Long experienced the escalating problem first-hand last December when he tried to enter Mexico with a van packed with Christmas toys. Despite the fact that he had carefully prepared a list of not only the toys, but a meticulous breakdown of the materials used in them (i.e., polyester fiberfill stuffing), the well-dressed inspector refused to let him bring the toys into the country. Long drove four hours to another point of entry, only to be rebuffed there as well. He ended up leaving the toys in storage in the States and going into Mexico empty-handed where he used his own money to buy candy, soccer balls, and other Christmas gifts.

Today, Long has 10,000 pounds of clothing sorted, bundled, and labeled, ready to be delivered to the needy Maya. But he’s running out of ideas on how to get the donations to those who so desperately need them. He’s faced with two unappealing opportunities. He can give the clothes to a PRI (the oppressive ruling party) government official who will distribute them as part of their election campaign (remember the old woman with the chicken and beans). Or he can give the clothes to the PRI-backed Fundamentalist missionaries who will use them to sell their brand of religion with the goal of destroying the traditional Mayan culture. Neither option serves the interest of the Maya people in Long’s opinion.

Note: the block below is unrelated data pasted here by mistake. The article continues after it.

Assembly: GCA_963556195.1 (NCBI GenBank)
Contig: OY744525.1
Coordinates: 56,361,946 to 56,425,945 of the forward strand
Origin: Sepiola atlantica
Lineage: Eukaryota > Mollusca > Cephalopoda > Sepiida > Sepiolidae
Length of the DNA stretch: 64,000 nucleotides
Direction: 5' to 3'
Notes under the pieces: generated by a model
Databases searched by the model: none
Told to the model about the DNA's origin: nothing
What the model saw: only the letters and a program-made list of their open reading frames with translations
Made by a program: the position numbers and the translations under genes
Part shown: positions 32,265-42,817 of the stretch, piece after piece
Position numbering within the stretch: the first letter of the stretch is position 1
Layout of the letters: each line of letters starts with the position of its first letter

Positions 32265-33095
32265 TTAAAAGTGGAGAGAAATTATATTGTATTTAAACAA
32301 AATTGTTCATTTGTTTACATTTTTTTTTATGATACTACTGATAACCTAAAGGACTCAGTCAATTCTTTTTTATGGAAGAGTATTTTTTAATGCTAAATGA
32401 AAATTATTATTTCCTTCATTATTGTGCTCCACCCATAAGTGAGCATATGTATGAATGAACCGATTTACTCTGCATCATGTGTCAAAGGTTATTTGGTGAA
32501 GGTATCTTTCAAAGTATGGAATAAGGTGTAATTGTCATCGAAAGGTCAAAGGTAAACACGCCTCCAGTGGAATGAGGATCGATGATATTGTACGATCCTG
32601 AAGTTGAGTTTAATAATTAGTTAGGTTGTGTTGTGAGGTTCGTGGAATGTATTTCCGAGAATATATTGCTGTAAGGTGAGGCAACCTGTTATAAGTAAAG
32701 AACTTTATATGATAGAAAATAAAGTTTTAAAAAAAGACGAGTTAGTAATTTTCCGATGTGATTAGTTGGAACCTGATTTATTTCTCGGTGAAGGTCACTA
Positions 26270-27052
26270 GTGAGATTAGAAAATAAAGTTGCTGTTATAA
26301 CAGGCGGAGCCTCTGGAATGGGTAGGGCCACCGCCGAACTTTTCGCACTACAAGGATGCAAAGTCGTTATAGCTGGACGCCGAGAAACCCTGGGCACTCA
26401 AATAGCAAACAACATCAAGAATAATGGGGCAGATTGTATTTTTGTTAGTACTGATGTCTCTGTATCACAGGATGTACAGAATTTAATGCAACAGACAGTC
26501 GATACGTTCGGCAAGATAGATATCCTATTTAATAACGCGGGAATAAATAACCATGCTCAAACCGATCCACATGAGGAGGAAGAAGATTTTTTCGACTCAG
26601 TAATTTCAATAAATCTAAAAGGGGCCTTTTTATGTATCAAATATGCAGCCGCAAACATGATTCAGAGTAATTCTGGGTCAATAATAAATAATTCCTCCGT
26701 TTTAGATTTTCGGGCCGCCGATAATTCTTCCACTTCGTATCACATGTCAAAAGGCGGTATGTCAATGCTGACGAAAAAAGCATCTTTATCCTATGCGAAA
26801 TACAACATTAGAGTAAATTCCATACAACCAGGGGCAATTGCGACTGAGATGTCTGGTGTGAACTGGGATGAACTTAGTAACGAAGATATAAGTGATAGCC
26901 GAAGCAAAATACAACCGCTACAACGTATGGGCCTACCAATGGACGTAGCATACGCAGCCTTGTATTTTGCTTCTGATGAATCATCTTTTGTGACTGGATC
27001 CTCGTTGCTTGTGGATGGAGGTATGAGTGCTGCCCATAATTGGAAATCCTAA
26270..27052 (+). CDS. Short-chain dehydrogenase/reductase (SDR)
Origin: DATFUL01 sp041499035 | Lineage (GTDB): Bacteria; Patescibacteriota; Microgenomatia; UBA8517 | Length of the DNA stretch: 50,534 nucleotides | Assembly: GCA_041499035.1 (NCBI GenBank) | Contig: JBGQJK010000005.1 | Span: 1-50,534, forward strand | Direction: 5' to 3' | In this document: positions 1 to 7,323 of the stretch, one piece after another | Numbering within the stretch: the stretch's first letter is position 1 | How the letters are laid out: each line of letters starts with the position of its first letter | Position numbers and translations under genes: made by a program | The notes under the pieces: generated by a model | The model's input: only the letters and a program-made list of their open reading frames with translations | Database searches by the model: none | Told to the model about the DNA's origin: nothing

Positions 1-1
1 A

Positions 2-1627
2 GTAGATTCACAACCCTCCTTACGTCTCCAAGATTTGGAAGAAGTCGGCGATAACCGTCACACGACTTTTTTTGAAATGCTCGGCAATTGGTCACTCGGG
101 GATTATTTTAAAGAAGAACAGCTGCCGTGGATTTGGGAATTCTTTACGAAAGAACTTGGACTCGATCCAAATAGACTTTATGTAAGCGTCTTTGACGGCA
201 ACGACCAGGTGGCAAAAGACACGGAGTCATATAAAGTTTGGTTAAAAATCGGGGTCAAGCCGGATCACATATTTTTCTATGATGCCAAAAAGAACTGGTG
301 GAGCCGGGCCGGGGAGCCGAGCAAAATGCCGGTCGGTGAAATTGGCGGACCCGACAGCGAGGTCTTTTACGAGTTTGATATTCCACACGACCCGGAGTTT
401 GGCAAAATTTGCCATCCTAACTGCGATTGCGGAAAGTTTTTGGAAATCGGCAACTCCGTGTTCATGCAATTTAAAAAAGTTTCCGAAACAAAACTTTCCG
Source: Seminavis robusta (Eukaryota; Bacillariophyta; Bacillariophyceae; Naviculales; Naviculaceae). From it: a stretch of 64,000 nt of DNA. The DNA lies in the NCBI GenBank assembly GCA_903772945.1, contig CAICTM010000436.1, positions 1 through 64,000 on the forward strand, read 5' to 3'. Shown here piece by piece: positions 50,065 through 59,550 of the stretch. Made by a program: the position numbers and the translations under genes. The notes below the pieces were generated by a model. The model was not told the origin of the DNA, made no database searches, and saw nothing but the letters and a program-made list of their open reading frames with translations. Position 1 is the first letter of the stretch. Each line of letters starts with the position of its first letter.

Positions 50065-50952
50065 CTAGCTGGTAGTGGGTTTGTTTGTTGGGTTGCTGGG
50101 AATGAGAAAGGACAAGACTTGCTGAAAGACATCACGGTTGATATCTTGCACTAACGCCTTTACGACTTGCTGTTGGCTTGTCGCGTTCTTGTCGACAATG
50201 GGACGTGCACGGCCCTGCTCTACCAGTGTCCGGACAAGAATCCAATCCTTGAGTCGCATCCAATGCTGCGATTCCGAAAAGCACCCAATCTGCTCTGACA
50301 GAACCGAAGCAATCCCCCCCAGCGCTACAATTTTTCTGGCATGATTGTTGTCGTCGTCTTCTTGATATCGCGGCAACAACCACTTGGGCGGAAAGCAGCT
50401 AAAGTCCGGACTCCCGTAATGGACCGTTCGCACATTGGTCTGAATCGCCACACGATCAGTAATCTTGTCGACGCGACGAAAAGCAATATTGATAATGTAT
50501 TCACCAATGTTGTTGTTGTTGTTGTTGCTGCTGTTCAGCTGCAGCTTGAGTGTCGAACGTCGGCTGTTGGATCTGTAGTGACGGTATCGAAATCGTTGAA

While Long is disheartened by the roadblocks and frustrations, he’s more determined than ever to continue with his cause. "It bothers me, but I ain’t quitting. When I see injustice against guys who don’t have anything, it just makes me want to help them more," he says. That determination is taking on a fresh approach. Long hopes to eventually replace his car business with an import business, where he will help Mayan communities set up cooperatives to make hammocks, amber jewelry, weavings, and other handicrafts which he will import into the US to sell. Similar co-operatives were working successfully in Chiapas before recent paramilitary assaults destroyed them.

Sadly, before anything can be done to help the Maya Indians help themselves, the international community is going to have to put pressure on the Mexican government to give the indigenous people of Mexico their basic human rights. Right now, the financial rewards of exterminating the Maya seem to be more compelling than the moral reasons for helping them. Until the scales are tipped, the efforts of people like Ricky Long will remain frustrating. v

Jeeni Criscenzo is the author of Place of Mirrors a novel about the Maya, and webmaster of Jaguar Sun, where you can learn more about the Maya and the situation in Chiapas: www.criscenzo.com/jaguar. For more information on the Mayan Relief Fund, contact Ricky Long at 5725 North W. Street, Pensacola, FL 32505; (904) 626-8406.